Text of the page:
• ll: an alias command to display long ls listing ls -l
  • h: alias command for history
  • hello: a simple Hello World! command.
  • show: has a number of commands using the map feature.

Under the /data directory is:

  • pci: a simple example file for displaying the lspci command in CLI.


To terminate the application, use Ctrl-x or the command quit.

Auto completion

CLI does support auto completion at the file or directory level, meaning the arguments to commands are not expanded as was done in Cmdline code. The CLI auto completion works similar to the standard Unix* system by expanding commands and directory paths. In normal Unix* like commands the user needs to execute the command asking for the help information and CLI uses this method.

Special command features

Using the ‘!’ followed by a number from the history list of commands you can execute that command again. Using the UP/Down arrows the user can quickly find and execute or modify a previous command in history.

The user can also execute host level commands if enabled using the ‘@’ prefix to a command line e.g. @ls or @lspci or ... line is passed to popen or system function to be executed and the output displayed on the console if any output. To disable set CONFIG_RTE_CLI_HOST_COMMANDS=n in configuration file.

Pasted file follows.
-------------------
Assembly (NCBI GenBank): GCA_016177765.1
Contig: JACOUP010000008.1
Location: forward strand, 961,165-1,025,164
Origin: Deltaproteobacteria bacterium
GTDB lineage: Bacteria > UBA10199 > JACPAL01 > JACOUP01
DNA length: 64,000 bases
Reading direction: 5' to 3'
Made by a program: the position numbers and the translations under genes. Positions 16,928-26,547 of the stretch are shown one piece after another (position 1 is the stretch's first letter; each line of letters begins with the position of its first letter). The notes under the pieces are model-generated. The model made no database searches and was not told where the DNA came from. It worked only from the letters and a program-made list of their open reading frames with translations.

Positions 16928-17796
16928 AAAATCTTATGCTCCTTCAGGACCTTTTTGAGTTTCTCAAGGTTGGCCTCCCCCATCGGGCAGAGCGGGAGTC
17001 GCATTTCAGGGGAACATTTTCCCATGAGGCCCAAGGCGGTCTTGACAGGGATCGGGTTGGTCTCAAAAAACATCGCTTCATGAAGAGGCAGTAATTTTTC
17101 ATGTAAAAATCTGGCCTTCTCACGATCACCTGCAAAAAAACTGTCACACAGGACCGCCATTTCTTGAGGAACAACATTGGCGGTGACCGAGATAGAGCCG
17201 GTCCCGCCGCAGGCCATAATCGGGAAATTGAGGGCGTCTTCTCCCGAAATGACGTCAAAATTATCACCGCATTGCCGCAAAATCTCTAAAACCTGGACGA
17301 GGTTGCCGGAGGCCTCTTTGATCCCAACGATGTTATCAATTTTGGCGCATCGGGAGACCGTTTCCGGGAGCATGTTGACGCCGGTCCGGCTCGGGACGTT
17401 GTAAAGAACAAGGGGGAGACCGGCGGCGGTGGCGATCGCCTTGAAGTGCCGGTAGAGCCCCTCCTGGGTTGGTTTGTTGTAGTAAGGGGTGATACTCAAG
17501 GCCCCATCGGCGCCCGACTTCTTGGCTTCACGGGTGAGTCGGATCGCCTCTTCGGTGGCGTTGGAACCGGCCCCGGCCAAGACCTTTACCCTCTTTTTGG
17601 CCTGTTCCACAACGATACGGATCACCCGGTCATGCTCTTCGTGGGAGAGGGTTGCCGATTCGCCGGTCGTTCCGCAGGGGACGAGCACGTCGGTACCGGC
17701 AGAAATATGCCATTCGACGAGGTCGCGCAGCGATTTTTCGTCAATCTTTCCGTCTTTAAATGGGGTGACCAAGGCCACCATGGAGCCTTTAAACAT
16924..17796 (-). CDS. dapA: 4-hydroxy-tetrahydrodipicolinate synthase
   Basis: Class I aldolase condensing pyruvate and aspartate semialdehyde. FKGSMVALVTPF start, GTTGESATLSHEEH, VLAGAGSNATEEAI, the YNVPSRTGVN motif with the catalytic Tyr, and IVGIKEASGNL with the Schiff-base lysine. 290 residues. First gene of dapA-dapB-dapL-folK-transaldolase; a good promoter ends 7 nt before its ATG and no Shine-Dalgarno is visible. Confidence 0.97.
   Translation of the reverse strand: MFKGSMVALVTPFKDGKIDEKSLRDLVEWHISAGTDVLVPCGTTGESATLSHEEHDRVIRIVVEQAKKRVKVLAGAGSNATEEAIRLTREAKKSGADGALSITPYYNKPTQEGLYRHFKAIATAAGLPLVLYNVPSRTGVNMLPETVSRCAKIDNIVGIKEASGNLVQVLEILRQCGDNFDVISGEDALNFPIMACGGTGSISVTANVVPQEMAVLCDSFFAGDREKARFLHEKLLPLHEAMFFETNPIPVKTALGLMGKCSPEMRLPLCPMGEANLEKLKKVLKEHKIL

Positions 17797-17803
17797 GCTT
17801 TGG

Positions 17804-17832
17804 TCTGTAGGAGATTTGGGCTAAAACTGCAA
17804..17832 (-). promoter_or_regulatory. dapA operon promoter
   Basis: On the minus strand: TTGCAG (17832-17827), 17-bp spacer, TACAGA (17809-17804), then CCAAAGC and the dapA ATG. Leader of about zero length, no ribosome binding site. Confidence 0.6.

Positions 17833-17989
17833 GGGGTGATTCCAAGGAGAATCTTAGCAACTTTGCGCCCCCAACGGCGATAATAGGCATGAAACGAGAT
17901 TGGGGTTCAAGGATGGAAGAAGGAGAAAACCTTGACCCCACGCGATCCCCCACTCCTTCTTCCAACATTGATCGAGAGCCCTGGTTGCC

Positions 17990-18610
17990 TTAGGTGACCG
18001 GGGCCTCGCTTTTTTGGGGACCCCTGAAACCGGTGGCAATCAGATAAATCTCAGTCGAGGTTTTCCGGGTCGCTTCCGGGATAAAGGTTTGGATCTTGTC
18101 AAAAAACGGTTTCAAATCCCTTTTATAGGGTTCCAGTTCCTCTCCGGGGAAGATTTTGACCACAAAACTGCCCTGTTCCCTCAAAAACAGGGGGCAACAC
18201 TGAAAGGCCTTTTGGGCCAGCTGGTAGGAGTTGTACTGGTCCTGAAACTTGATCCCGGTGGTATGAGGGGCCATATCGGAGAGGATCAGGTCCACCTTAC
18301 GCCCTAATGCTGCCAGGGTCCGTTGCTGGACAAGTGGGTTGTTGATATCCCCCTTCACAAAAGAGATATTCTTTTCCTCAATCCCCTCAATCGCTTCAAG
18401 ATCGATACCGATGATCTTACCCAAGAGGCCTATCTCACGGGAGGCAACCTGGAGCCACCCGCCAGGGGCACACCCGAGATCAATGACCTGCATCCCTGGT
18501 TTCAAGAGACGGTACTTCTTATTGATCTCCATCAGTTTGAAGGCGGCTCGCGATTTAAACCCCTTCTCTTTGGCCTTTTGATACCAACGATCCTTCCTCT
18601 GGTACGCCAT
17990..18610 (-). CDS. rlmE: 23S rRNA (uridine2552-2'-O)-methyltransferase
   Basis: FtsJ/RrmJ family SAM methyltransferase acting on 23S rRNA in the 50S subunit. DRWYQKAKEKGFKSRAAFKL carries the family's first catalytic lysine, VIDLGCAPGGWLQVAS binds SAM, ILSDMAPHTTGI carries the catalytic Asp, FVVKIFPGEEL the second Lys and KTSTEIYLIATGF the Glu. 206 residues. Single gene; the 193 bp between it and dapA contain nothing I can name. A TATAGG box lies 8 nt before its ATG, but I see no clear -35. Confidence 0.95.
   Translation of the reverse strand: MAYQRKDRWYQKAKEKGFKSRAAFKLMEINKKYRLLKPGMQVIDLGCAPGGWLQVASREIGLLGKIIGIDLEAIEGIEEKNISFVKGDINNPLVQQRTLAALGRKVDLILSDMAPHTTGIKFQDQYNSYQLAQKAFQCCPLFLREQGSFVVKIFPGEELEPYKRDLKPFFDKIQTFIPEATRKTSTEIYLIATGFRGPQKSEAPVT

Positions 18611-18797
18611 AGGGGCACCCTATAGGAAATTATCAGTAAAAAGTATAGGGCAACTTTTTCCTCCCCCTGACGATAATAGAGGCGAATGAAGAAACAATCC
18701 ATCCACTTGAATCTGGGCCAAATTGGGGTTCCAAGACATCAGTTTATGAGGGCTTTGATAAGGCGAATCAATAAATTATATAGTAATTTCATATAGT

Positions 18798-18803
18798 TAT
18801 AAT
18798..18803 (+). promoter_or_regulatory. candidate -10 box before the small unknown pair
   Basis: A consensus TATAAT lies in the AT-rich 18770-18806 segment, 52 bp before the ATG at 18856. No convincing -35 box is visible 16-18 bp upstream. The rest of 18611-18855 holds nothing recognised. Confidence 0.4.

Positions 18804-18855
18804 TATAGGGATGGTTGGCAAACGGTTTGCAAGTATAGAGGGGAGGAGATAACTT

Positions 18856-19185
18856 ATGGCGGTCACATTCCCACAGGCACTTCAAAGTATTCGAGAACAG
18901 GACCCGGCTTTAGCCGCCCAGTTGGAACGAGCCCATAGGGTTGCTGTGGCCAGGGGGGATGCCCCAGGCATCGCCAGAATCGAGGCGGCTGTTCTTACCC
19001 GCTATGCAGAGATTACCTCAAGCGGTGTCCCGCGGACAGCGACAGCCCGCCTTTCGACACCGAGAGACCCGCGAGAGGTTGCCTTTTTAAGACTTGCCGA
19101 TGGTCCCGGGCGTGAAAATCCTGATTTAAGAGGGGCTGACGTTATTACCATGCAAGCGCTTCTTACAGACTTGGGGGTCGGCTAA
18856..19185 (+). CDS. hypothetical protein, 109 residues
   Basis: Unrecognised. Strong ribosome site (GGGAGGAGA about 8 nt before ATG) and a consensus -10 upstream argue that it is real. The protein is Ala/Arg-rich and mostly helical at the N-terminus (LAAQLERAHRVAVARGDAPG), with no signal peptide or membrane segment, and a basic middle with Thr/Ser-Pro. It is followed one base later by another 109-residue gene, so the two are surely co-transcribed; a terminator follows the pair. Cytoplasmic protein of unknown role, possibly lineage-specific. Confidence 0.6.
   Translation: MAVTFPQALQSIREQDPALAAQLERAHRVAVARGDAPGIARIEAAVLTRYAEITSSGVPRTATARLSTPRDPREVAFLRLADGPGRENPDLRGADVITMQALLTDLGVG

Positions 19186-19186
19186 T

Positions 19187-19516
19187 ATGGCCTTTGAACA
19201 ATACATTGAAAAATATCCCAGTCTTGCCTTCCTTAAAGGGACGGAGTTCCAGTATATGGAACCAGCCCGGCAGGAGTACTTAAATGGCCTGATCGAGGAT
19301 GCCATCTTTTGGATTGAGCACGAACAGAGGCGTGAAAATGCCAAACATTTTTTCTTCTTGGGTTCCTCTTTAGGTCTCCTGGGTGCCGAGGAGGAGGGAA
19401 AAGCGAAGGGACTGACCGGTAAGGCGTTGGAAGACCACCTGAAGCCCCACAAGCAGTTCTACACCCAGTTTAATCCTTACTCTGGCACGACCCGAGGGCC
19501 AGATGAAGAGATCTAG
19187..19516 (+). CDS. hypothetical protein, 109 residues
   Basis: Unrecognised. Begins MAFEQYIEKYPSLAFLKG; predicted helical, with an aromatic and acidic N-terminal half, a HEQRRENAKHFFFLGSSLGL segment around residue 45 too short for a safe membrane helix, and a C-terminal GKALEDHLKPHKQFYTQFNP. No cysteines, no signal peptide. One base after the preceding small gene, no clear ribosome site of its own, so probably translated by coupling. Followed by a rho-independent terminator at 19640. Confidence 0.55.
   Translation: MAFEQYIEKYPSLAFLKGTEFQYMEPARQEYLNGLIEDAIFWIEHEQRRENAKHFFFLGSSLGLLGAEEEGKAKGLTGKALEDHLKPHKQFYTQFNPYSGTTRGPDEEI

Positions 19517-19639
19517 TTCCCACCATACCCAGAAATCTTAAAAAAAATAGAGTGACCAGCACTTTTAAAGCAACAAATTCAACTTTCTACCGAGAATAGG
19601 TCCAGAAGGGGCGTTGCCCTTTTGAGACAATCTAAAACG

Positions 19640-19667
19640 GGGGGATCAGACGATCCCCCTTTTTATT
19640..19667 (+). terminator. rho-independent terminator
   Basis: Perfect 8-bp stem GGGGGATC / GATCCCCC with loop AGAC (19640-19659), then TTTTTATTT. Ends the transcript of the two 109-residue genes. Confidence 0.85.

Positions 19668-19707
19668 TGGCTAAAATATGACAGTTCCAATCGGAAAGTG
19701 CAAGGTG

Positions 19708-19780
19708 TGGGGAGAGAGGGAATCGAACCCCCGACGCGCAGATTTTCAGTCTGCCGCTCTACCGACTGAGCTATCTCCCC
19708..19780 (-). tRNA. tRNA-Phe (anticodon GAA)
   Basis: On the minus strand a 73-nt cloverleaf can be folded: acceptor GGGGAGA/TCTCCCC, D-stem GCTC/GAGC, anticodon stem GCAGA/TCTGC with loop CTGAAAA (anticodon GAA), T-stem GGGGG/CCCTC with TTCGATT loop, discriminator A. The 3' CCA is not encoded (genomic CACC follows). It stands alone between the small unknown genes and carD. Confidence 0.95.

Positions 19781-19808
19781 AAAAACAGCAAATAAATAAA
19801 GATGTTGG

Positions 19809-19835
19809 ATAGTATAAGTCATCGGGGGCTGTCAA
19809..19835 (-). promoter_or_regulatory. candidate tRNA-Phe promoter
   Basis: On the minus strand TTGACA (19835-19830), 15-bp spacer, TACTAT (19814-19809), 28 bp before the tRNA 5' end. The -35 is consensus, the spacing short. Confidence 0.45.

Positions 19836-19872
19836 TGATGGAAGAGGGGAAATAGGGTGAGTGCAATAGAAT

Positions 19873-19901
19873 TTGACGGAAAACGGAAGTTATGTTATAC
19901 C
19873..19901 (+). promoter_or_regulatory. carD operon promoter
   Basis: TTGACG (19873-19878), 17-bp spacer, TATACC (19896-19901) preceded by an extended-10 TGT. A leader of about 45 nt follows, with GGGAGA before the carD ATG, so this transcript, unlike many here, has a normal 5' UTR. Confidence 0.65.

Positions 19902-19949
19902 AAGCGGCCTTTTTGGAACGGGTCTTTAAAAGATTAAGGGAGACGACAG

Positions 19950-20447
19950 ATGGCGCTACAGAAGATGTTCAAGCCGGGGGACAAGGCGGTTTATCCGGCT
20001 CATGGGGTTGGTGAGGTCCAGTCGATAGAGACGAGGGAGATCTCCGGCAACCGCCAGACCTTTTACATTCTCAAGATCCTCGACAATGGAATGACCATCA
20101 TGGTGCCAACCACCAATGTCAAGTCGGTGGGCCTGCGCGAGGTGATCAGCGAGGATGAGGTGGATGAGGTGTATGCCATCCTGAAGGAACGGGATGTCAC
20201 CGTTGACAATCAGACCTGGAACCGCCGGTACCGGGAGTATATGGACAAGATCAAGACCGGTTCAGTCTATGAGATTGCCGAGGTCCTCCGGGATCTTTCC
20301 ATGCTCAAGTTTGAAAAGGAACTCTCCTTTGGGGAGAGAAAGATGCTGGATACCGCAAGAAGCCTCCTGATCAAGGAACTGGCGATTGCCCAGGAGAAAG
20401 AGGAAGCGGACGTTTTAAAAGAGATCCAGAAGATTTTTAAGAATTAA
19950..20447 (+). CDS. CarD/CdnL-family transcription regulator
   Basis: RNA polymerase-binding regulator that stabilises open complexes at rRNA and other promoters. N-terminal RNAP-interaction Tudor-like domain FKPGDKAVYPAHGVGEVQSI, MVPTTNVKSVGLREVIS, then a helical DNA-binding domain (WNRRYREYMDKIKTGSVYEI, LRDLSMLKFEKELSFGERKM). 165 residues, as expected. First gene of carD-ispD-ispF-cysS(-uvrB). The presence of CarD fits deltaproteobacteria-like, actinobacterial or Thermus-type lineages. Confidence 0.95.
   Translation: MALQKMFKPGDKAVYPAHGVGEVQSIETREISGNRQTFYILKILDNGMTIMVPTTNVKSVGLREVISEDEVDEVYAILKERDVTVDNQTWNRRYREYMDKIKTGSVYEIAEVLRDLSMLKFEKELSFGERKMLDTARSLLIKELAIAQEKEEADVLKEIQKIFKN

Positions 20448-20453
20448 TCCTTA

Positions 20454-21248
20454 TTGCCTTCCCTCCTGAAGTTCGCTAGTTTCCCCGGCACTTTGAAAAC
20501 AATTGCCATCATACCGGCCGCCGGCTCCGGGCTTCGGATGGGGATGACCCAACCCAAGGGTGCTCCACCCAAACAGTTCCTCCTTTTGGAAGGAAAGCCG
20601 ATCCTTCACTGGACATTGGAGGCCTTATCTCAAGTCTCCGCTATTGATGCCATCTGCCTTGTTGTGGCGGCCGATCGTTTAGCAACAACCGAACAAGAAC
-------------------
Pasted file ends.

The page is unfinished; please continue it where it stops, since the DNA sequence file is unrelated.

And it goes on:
Compiling the Application

  1. Go to example directory:
export RTE_SDK=/path/to/rte_sdk
cd ${RTE_SDK}/examples/cli
  1. Set the target (a default target is used if not specified). For example:
    export RTE_TARGET=x86_64-native-linuxapp-gcc

Refer to the *DPDK Getting Started Guide* for possible RTE_TARGET values.
  1. Build the application:

Running the Application

To run the application in linuxapp environment, issue the following command:

$ ./build/cli


The example cli application does not require to be run as superuser as it does not startup DPDK by calling rte_eal_init() routine. Which means it also does not use DPDK features except for a few routines not requiring EAL initialization.

Refer to the DPDK Getting Started Guide for general information on running applications and the Environment Abstraction Layer (EAL) options.


The following sections provide some explanation of the code.

EAL Initialization and cmdline Start

The first task is the initialization of the Environment Abstraction Layer (EAL), if required for the application.

main(int argc, char **argv)
    if (cli_create_with_tree(init_tree) ==0) {
        cli_start(NULL, 0); /* NULL is some init message done only once */
                            /* 0 means do not use color themes */